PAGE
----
As even the most casual observer of the British historical scene must know, the 'agricultural revolution' has proved both elusive and highly contentious. French 'immobilism', on the other hand, has become something of a commonplace, although explanations for this supposed failure are less consensual. Philip Hoffman's very welcome new book has two overriding merits.
Local history is beginning to emerge from the shadows in which it has lain for too long. Tainted for decades by its association with antiquarianism, its struggle for academic respectability has been a long one.
This collection of essays arises from a conference hosted by the Centre for Metropolitan History at the Institute of Historical Research on 13 April 2000 entitled ‘Revisiting the Livery Companies’.
This volume is based on a conference held in April 1999, and it is the first time in English witchcraft studies that a single group of cases has been taken as subject of such a volume.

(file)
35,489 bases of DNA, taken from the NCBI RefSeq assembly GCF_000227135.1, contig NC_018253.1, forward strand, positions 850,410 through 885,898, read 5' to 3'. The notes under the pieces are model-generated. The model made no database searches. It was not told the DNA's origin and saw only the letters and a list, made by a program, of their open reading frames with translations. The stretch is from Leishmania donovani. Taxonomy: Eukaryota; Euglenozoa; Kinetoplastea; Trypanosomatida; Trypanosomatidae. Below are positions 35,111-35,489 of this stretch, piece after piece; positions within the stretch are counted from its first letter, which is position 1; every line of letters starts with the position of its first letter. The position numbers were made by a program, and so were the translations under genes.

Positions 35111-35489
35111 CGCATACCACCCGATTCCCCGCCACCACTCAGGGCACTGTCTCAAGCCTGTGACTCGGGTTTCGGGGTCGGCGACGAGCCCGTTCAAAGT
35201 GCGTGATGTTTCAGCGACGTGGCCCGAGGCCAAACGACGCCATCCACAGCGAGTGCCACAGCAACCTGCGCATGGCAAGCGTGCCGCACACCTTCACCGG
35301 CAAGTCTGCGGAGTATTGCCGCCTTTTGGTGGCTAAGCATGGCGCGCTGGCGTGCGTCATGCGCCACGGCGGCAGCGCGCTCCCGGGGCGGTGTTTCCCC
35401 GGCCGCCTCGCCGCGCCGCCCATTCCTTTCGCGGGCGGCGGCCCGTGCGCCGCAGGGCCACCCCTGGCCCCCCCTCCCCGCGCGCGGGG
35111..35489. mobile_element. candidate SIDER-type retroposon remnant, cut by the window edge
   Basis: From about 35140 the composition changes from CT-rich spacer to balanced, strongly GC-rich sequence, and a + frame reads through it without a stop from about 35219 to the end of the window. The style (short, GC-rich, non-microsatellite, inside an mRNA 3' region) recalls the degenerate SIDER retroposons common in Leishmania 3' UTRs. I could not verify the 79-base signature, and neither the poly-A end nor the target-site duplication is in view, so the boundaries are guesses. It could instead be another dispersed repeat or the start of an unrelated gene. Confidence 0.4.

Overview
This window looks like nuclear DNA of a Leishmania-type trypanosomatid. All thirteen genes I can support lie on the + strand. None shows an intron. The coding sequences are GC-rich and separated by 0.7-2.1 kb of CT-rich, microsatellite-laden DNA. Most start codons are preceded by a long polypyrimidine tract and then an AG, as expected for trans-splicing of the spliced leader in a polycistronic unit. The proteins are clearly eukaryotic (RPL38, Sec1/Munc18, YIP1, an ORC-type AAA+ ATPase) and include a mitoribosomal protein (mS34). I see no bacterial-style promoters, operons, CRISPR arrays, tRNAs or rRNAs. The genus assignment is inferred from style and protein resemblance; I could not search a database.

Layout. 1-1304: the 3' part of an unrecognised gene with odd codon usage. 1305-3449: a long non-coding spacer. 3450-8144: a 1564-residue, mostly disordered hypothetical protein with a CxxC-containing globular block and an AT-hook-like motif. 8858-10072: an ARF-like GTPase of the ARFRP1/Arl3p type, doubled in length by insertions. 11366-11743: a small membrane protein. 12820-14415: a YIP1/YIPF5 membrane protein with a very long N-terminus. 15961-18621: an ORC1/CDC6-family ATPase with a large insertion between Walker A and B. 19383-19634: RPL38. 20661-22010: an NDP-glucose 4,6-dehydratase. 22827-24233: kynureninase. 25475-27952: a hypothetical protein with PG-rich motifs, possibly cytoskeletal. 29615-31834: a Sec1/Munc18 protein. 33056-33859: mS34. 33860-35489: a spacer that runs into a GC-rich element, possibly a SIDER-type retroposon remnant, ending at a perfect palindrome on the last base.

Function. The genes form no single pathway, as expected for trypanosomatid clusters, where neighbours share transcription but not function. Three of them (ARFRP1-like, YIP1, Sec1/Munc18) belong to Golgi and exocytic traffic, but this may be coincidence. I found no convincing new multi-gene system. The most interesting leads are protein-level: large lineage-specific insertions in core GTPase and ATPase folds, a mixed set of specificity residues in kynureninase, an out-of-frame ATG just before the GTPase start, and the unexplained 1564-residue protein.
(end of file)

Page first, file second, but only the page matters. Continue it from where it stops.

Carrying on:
Figures in the Landscape brings together fifteen pieces of research by Margaret Spufford stretching across her distinguished career from 1962 to the present day.(1) As such, it reflects her broad range of interests, in the use of primary sources - particularly probate and taxation documents; the history of village communities; and popular consumption, literacy
In this fascinating book, Colin Clarke draws together work from a range of disciplinary traditions to produce a monograph on the southern Mexican state of Oaxaca. Known predominantly for its large indigenous population and its tourist industry, Clarke uses the concept of 'peasantries' to examine the processes that have shaped one of Mexico's economically-poorest states.
Eamon Duffy’s The Stripping of the Altars (Yale, 1992) provided a broad, compelling account of popular religion in England before and during the Reformation, and was a book which undoubtedly changed the way we think about late medieval Catholicism and the popular experience of religious change.
That grand old patron saint of London historians, John Stow, currently seems to be inspiring a new wave of historical and literary studies.
In the essentially voluntary world of religious practice that was brought into being by the Toleration Act of 1689, the Church of England was compelled to compete for the allegiance of its members.
The Recycling of the English Middle Class